"The Kia Venga offers plenty of space, low running costs and a seven year warranty, but has a limited range of engines and can be expensive."
With a spacious cabin and generous boot, the Kia Venga proves small cars can deliver big practicality. Compared to other models in the maker's line- up – like the larger Carens – it's not cheap, but it does offer good comfort and plenty of safety equipment.Inside, the driver and passengers will find loads of head and legroom, although the quality doesn’t quite match that of Kia's cee’d. This car is let down by its engine range, though. The 1.4-litre diesel is laboured and noisy, but the better 1.4-litre petrol engine isn’t as economical.
The Venga offers a good view of the road ahead, and with it a feeling of safety. The steering and gearchange are light but precise, although there's quite a lot of body roll. The 1.6-litre petrol engine is only available with an automatic gearbox, and while the start-stop equipped 89bhp diesel is economical, it's quite noisy. The 1.4-litre petrol engine is better, although it requires a good deal of gear changing if you want to keep up with traffic.
The Kia Venga has been engineered to be as comfortable as possible, and around town it's great at soaking up potholes and bumps without suffering cabin vibration. On the motorway it's less impressive: its tall shape means it can feel slightly unstable through motorway crosswinds, and they also create some whistling in the cabin.
The dashboard surfaces are quite hard, but there's a solidity to the switches and dials that makes the Venga feel well built. All cars get six airbags, electronic stability control and anti-whiplash head rests, but its four-star Euro NCAP rating is below average for this sector. The Venga was recalled shortly after launch for a seatbelt tearing problem, although this was quickly rectified, and Kia's recent reliability record is generally sound.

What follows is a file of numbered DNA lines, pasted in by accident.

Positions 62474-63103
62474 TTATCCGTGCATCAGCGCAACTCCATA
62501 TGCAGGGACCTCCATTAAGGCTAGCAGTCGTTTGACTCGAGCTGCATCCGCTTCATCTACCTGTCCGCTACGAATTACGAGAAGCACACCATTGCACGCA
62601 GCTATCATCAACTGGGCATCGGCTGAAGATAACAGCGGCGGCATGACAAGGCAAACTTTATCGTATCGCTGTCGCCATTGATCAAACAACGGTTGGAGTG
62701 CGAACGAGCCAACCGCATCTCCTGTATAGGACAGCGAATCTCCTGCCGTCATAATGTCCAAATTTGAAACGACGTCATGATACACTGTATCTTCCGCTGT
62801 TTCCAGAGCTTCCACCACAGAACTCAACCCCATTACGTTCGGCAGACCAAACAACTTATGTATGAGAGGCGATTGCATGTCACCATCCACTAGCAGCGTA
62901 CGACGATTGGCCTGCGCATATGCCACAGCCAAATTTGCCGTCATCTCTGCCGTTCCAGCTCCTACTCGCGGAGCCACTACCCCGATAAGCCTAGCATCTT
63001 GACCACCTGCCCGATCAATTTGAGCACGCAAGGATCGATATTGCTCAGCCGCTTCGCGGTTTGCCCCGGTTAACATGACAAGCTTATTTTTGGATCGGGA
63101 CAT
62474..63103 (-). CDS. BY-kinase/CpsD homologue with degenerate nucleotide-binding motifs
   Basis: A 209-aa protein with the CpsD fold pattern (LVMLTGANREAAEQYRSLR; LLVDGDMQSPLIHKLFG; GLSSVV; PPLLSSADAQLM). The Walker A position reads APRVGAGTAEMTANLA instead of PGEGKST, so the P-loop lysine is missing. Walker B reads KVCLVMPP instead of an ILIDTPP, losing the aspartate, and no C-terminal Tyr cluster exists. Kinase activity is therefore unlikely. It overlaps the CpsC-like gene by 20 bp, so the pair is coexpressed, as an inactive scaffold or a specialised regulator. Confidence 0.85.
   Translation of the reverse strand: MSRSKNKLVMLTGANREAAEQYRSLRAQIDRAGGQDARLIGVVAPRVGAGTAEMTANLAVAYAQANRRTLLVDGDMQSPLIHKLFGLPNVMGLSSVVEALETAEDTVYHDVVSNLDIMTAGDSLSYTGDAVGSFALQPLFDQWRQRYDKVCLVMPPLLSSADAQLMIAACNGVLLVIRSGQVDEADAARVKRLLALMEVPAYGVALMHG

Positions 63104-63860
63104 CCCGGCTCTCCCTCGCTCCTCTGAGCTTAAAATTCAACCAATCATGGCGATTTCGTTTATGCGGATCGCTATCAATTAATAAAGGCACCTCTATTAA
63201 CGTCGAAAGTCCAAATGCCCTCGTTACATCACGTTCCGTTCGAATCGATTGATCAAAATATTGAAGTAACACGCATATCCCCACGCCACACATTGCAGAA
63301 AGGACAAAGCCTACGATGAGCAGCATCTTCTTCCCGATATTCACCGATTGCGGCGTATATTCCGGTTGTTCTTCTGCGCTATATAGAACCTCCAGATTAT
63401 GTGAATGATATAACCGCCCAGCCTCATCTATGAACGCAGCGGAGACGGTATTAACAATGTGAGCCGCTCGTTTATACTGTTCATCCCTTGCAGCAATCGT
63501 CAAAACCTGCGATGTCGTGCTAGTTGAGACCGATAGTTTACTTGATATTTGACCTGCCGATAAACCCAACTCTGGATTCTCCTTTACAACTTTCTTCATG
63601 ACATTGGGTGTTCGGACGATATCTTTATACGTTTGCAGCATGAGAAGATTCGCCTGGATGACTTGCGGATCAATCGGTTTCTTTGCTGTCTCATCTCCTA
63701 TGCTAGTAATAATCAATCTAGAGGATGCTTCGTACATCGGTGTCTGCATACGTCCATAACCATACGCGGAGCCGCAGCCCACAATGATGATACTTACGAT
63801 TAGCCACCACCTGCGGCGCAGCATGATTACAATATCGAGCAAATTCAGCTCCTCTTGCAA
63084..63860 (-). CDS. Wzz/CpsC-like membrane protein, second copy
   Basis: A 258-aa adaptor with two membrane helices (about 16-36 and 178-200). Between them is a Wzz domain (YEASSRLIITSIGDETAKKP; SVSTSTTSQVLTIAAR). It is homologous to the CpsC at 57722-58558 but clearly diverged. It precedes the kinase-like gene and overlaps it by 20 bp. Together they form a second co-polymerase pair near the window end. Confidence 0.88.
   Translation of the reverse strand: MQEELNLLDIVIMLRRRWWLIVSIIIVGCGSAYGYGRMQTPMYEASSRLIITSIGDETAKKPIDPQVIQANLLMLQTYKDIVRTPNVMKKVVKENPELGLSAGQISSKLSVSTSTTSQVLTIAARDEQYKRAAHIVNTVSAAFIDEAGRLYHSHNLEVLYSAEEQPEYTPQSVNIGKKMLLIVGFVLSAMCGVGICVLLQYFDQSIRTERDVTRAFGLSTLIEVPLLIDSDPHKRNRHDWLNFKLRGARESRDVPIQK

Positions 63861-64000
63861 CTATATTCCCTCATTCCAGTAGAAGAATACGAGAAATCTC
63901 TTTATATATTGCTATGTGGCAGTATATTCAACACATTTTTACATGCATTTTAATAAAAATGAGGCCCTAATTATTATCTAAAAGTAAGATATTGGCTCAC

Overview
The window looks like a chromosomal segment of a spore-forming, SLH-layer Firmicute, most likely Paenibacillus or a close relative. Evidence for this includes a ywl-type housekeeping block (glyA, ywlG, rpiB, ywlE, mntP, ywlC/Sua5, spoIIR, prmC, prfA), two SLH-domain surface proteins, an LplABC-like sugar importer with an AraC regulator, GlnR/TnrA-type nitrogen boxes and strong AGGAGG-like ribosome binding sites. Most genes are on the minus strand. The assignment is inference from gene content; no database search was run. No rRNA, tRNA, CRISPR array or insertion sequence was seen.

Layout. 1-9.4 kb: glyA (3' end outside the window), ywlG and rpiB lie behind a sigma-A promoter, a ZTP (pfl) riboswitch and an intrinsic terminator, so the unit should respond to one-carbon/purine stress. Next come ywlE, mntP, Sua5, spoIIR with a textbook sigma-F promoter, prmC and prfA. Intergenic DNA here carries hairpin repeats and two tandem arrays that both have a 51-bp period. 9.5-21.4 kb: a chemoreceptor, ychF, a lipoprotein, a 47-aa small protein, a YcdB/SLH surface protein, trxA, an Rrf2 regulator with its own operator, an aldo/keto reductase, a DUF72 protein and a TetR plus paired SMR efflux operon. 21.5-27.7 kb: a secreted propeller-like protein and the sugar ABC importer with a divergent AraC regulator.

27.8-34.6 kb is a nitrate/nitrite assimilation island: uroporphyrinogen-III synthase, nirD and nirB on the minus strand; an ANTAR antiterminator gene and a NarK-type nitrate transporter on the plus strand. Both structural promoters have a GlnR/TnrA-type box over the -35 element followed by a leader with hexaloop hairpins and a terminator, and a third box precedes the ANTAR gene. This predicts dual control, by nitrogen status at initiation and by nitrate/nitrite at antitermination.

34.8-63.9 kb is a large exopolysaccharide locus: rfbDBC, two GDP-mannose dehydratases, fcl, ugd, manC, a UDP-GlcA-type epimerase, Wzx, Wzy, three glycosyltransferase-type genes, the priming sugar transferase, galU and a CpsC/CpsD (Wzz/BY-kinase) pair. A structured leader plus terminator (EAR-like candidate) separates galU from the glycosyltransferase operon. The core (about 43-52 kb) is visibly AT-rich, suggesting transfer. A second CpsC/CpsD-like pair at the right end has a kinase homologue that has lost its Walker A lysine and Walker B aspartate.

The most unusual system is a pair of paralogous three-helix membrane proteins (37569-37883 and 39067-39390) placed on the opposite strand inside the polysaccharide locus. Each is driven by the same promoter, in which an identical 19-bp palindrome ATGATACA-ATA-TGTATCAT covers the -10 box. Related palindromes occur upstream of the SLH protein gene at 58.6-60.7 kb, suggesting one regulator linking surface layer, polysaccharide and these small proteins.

There's a big, square boot, and the rear seats slide forward and back to increase boot or legroom as required. It's also possible to raise the floor of the boot by a few inches to create a completely flat floor – when the seats are folded down, they sit flush with the loading space. There aren’t as many storage bins in the cabin as you might hope for from a people carrier, although there's loads of headroom and enough rear leg space to ensure that young kids won’t be forever kicking the front seats.
Value for money
Surprisingly for a Kia, the Venga could do better in this respect. It doesn’t look expensive, but its ability to hold its value is as-yet unproven and prices don’t significantly undercut rivals. All cars get a six-speaker stereo and air-conditioning, but you’ll need a car in 2 specification to get alloy wheels and an iPod connection. 3 spec cars get climate control and a panoramic sunroof (left).
The automatic-only 1.6-litre petrol engine is thirsty for a small car, returning 40.4mpg, but the 1.4-litre petrol is better with 45.6mpg. Neither are quick, however. The 1.4 diesel engine offers a much more appealing 62.8mpg, and its 117g/km emissions put it in the £30 road tax bracket. The more powerful 1.6 diesel is actually more economical, returning 64mpg. Insurance costs for the Venga are low, and servicing bills are reasonable, too.